Liudmyla Monastyrska

Bland Ballo

A monument at Brookwood Cemetery, Surrey [photo: Mark Tyson]

Brookwood Cemetery, Surrey [photo: Mark Tyson]

Upheaval seems to be baked into Verdi’s 1859 opera Un ballo in maschera: it was begun as a tale about a Swedish king, shifted briefly (in conception) to Germany, then finally premiered as featuring colonial Boston. Now Katharina Thoma has shifted it to pre-First World War Austria-Hungary for Covent Garden’s new production. The assassination of Riccardo at the end is seemingly intended to evoke the spirit of events on the town hall steps in Sarajevo in June 1914.

Not that it matters, since this rather hammy melodrama streamrollers forth, paying no heed to the new window-dressing. Outer acts appear to look backward to the clunkier operations of Il Trovatore or Nabucco, whilst the central act in the ‘spooky’ graveyard has more of the developed, conversational writing on which Verdi’s reputation is more justly based. Picking up on the spooky graveyard theme, not to mention the supernatural invocations of fortune-teller Ulrica, Thoma has opted for an omnipresent pseudo-Gothic décor (minus the pointed arches, incidentally). When funerary monuments are not required, the cloisters and weighty doorframes are rearranged to form libraries, bedrooms, etc., but in essence most of the action, loosely directed, takes place in a wide open space in the middle of the stage. The graveyard scene did have some quite effective business with statuary coming to life to caress the distressed Amelia. Otherwise not particularly engaging, but I suppose not too offensive either. Given Covent Garden’s recent run of flirting with more interventionist directorial ideas, it’s at least a more benign form of failure for a new production. (more…)


Nabucco programme and ticket

So, last night was a thoroughly enjoyable performance of Nabucco at Covent Garden, something of a birthday treat. Domingo headed a cast that included the formidable Liudmyla Monastyrska amongst other excellent performances.

Daniele Abbado’s production has had more than its fair share of detractors, but from our vantage point (extreme side, in a Balcony box) I thought it functioned quite effectively in providing an unintrusive – indeed atmospheric – space for the action, with some nice touches such as the standing stones being toppled in one destructive episode. Elsewhere, admittedly, it’s less effective, such as the destruction of the idol, which is formed from parts held on sticks, which actors bring down to the floor with rather less drama than the music suggests. The clouds of dust that erupt from the sand-covered space whenever the chorus move around it seem rather alarming as well, given the artform depends on the health of participants’ airways. (more…)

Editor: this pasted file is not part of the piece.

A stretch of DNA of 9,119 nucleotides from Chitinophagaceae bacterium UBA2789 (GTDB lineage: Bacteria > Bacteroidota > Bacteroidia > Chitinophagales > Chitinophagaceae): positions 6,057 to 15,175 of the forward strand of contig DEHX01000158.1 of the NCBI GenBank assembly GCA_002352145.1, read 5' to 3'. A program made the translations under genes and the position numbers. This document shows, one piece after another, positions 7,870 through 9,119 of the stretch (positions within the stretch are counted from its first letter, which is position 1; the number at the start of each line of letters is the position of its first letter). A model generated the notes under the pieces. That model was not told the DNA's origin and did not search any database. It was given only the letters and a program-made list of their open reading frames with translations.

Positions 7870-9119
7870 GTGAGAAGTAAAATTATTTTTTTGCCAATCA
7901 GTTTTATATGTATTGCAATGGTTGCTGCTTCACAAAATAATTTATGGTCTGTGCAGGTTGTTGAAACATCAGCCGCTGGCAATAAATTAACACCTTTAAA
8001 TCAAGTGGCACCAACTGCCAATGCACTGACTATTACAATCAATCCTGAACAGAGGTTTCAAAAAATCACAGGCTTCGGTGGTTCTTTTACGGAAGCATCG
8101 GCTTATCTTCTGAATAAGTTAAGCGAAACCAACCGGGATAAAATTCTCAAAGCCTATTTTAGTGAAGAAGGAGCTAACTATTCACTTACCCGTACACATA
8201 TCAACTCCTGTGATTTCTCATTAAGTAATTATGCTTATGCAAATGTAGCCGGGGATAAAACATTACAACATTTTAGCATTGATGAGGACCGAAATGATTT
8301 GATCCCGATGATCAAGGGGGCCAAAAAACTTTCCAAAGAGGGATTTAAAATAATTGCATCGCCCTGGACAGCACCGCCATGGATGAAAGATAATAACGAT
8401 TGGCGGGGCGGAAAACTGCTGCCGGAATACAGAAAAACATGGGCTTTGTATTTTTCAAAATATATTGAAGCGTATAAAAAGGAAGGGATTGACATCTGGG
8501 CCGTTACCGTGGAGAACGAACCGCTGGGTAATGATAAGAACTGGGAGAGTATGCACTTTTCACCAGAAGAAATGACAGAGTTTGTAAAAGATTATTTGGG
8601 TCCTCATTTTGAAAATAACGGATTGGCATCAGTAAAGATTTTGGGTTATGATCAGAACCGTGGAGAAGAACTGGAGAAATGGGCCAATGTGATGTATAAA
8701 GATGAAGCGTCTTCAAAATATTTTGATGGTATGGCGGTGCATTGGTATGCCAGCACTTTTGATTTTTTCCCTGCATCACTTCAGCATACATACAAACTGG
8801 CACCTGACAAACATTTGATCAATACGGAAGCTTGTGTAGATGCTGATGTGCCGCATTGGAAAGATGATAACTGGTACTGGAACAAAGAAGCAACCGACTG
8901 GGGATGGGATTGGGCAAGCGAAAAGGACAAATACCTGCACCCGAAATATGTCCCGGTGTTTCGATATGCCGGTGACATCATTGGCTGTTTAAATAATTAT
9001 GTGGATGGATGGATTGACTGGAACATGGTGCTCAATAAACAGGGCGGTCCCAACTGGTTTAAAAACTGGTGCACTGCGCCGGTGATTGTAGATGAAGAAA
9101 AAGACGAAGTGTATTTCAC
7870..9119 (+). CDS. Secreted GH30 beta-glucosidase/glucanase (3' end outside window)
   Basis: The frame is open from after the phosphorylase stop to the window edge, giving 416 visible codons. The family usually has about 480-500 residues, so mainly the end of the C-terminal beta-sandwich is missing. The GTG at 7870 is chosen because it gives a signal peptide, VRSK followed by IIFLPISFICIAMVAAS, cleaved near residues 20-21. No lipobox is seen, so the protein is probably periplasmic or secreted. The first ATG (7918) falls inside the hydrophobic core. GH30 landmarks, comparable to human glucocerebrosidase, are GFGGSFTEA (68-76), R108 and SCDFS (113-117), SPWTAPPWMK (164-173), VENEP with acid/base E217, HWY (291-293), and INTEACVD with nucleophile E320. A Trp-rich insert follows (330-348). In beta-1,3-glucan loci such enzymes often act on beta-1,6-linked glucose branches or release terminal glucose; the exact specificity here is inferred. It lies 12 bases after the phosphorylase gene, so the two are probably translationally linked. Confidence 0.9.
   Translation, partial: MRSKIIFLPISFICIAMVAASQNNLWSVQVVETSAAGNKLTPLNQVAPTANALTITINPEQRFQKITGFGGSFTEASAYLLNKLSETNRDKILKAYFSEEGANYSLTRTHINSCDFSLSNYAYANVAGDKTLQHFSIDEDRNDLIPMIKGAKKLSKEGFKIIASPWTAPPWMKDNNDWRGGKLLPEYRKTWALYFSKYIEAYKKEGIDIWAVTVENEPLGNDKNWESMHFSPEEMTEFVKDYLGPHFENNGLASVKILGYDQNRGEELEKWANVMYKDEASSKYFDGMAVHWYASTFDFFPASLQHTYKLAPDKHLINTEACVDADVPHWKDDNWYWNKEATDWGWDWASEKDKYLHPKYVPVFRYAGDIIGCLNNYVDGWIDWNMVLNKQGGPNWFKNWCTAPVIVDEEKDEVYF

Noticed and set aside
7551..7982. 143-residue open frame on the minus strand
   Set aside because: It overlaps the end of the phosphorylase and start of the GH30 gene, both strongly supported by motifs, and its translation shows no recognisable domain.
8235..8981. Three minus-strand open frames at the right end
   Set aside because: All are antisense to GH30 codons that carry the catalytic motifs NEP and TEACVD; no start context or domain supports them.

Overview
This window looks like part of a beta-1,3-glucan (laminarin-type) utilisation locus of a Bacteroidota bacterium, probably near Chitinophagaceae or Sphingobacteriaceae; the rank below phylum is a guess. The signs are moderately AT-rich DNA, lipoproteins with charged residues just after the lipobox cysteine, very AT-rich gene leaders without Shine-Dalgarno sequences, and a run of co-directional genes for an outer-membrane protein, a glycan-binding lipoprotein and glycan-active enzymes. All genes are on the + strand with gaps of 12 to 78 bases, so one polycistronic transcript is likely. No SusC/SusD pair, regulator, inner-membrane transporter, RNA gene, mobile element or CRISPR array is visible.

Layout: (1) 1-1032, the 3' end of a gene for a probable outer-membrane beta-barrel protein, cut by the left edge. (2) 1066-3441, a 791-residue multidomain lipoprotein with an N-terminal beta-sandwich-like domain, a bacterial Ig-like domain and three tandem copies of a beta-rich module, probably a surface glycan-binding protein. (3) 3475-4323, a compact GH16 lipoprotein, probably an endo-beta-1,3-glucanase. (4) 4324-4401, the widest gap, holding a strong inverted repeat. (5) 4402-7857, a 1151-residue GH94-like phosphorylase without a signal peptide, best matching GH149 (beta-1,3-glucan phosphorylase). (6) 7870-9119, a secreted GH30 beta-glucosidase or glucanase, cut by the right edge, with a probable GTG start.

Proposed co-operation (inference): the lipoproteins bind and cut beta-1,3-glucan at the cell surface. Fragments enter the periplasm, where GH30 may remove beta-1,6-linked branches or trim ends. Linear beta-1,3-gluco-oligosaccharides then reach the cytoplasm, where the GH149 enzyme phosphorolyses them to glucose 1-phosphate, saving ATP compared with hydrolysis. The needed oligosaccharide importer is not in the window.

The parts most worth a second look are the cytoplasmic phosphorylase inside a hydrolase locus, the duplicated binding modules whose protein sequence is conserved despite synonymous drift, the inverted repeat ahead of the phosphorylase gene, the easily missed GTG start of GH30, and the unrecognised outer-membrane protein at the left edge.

Where’d he go??

Oh, dear.  A bit of a bloggin’ disaster.  Moving house got me out of the habit, out of the frame of mind, and out of the path of a computer for rather too long.  I do apologise, and especially to the two people who were kind enough to trouble themselves with comments on previous blogposts, which then sat in unloved cyberspace for two months.  Tsk tsk, not good enough. (more…)

Lady Macbeth’s vocal power behind the throne

In the programme note for the Royal Opera’ s latest revival of Verdi’s Macbeth, there is a brief reference to the early performances of the piece in Florence in 1847, after the second of which, Verdi was “accompanied home by a crowd of people who yelled like the damned”.  If she didn’t quite get that response, Liudmyla Monastyrska came quite close after a tremendous performance of the opera’s anti-heroine. (more…)

Covent Garden’s Aïda

I can’t recall the last time I had so many cancellation notices in the run-up to an opera. First, Micaela Carosi withdrew due to pregnancy and/or, depending on how much you read into these things, being boo’d at the dress rehearsal.  Given her reviews for the first run, we might not count that as too grievous a loss.  Then Fabio Luisi gets a better offer and swaps Covent Garden’s Aïda for the Met’s Rheingold, in place of an ailing James Levine.  And finally, a few days before the performance, Olga Borodina succumbs to a virus and withdraws to spend the night, one assumes, with a cold compress and some Vicks. (more…)